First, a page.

entry canopy study
2012 - ongoing
98,500 sf (90 guestrooms)
An adaptive reuse project in Lexington, KY, designed in conjunction with Deborah Berke Partners from New York, which converts an existing historic bank and office tower to a boutique hotel with integrated art galleries woven into the public and guestroom floor spaces. Historic tax credit funding makes up a substantial portion of the project budget, and I was closely invloved with the various submissions and reviews which are included in that process. The building, dating from 1912 and designed by McKim Mead and White, had few surviving drawings available, so complete field documentation was required before the design process can begin.
I have also included images from 21c Cincinatti, which I had involvment with late in the construction administation phase.
Field measurement and documentation of existing conditionsRevit modeling of building interior and exteriorSD documentsDocuments for Zoning and Historic District applicationsDocuments for Historic Tax Credit approvalDD documentsPreliminary Non-Structural Demolition drawingsCD documentsBidding documents and addendaConstruction Administration
historic photo & proposed restaurant interior
sculptural lamppost”totally in love” by pieke bergmans
custom wood storefront
steel entrance canopy
21c cincinnatiphotography by deborah berke partners
21C HOTEL-MUSEUM - CINCINNATICINCINNATI
2014 - ongoing
$70,000,000 (preliminary estimate)
A large multi-family housing development for Pittsburgh’s Robinson Township area. The driving idea of the project was to create a single building design that could be flipped and rotated around the site to create the illusion of five distinct facades. The site slopes considerably from North to South and the lowest floor of each apartment building becomes half-buried. This creates two slight variations in the template (an “A” and a “B” type) depending on which side of the building is the full five stories and which is cut off at grade.
The buildings will be all wood-framed construction, with a patchwork of several cladding materials (brick, concrete block, metal panel, wood, fibre-cement plank, and cellular PVC - all in various colors) to break the large mass into a further illusion of smaller, connected buildings. The program also includes a single-story clubhouse and pool, articulated somewhat more honestly as a wood-framed building.
Responsibilities: Revit modelling of site and buildingsFacade studies for apartment buildingsFacade and massing studies for clubhouseDetailing of wood construction and cladding materials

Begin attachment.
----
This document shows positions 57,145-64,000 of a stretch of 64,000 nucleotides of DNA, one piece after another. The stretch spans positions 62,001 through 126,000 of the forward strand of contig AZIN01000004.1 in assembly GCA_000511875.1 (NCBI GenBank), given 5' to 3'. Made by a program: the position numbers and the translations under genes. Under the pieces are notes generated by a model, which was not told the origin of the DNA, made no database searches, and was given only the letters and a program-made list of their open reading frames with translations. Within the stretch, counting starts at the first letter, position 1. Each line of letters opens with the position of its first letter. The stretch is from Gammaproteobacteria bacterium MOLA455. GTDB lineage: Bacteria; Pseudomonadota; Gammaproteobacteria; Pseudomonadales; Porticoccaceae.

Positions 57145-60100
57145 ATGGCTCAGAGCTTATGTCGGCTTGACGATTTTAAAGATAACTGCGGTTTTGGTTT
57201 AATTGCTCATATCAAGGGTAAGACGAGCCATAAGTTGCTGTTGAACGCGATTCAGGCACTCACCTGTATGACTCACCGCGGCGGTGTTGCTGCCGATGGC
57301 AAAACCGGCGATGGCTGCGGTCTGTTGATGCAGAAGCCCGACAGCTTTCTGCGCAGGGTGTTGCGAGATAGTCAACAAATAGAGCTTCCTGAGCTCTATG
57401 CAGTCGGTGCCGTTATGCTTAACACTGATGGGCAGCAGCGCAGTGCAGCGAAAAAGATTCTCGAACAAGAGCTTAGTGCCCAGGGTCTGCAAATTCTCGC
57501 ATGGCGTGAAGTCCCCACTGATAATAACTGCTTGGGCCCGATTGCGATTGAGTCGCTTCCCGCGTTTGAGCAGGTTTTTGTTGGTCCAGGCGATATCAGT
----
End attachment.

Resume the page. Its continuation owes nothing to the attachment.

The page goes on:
building type B
building type A
2007 - 2008
Housing commissioned by the North Central West Virginia Community Action Agency (NCWVCAA) for low-income families in Fairmont, WV. The project was designed and partially fabricated by LAIarchitects (now BuildingLABinc). Formally, the units act as a transition point from the verticality of Downtown Fairmont to the more suburban fabric, taking on a wedge-shape in section.
The interiors and exteriors are clad in simple, inexpensive materials, detailed with a delicate and attentive touch to elevate otherwise utilitarian components to something that one might be proud to live in, to call home. The units read as individual volumes, to give a sense of ownership to the tenants, who would often be marginalized and homogenized in similar housing situations.
I was present for the design effort and early construction coordination, before leaving the firm to attend graduate school.
photography by derek hudson and myself
2015 - ongoing
A single-family home in the Wexford, PA area, constructed on a long, narrow, sloping site. The building digs into the hillside, to create space for itself and to take advantage of the warmth of the earth. The material palette is intentionally reductive, and based on simple, natural materials that will age gracefully and inexpensive cladding to add an industrial aesthetic reminiscent of the Pittsburgh area’s past.
The windows and glass walls are all custom-made from mahogany wood by the home owner and myself, and flashed with thick lead sheeting. The butterfly roof form will, in the near future, be channeled via an artful scupper to a cistern, from which lawn and garden irrigation will be drawn.